Made a “Joule Thief” with my son this morning. Able (barely) to light a 3V white LED from a very depleted AA cell with 0.66V remaining. He insisted on using a relatively fresh D cell. Since that is pulling about 50mA now and will pull less as the battery wears out, and Duracell’s datasheet indicates 50 hour life at 250mA constant current, I figure he has at least 250 hours of illumination available. Since it has only a momentary pushbutton switch, I have my doubts that he’ll have the patience to use up even the one battery—at least unless he replaces the switch.
When we started the project, I wasn’t sure whether I needed a ferrite toroid or could get away with a steel toroid. I didn’t have a ferrite toroid handy, so to test I made a steel toroid from fence wire I had handy. But that saturated far too quickly and didn’t work at all. Then I found out that the old CFLs that I hadn’t disposed of have ferrite toroids in them for their power supplies, so I carefully harvested one. Also other potentially useful components in there: high-voltage capacitors (one electrolytic, five polypropylene), a PTC (no visible rating), a fusible resistor, several 1N4007 diodes, some sort of transformer, and a few unmarked parts.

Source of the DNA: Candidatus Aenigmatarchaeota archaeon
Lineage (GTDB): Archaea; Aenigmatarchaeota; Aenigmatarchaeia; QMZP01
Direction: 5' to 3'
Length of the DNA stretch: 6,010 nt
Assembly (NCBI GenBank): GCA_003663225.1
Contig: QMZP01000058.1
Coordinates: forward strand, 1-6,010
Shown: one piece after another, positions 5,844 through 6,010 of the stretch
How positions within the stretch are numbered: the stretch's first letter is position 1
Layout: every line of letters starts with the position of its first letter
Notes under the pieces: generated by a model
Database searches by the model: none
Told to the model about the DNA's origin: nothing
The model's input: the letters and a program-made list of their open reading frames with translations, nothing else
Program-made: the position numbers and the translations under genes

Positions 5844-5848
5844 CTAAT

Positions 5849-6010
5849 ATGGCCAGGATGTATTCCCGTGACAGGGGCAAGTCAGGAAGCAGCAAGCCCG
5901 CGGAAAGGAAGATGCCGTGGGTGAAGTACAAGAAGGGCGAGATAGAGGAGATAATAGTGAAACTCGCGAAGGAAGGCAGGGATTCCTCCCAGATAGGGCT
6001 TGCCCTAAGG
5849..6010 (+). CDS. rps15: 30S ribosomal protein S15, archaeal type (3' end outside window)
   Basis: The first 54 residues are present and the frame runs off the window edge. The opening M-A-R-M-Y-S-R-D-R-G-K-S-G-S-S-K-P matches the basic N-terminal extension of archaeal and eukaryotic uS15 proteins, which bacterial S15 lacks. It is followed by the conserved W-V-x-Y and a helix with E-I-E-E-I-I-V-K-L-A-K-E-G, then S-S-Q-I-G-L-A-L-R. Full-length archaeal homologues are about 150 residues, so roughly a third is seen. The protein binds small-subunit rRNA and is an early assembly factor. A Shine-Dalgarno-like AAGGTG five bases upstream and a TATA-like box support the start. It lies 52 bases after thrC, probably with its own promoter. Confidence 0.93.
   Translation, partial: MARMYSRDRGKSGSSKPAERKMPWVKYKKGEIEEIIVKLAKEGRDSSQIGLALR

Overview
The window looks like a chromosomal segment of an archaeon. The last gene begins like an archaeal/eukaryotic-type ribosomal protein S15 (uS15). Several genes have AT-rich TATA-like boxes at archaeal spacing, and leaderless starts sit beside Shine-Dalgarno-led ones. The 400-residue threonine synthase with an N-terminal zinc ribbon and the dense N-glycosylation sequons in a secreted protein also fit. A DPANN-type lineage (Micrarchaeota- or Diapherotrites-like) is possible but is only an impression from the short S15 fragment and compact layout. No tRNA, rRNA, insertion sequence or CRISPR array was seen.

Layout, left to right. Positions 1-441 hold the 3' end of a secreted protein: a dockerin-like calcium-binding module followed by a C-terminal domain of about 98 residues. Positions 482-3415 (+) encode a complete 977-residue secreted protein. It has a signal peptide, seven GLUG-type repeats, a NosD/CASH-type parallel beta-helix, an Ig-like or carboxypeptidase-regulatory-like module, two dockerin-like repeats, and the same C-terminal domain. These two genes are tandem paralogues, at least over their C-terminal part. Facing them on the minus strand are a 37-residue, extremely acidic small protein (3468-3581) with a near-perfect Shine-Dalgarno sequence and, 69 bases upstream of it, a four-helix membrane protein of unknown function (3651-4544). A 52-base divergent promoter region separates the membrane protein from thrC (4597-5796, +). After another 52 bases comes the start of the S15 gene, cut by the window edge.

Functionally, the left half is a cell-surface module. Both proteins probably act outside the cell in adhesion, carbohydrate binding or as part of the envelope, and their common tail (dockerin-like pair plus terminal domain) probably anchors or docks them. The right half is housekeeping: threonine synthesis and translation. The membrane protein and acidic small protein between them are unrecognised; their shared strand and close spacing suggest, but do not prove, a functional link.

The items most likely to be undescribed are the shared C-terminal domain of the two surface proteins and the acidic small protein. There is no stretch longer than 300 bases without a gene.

Took ideas from http://makezine.com/projects/vampire-flashlight/ (like finding a toroid in a CFL) and http://makezine.com/projects/joule-thief-battery-charger/ (protecting the 2N2222 with a Zener diode) and built it on a 2cm x 8cm strip of perfboard. Stuffed the D cell and perfboard into a used toilet paper roll to be the body of the flashlight. ☺
Imported from Google+ — content and formatting may not be reliable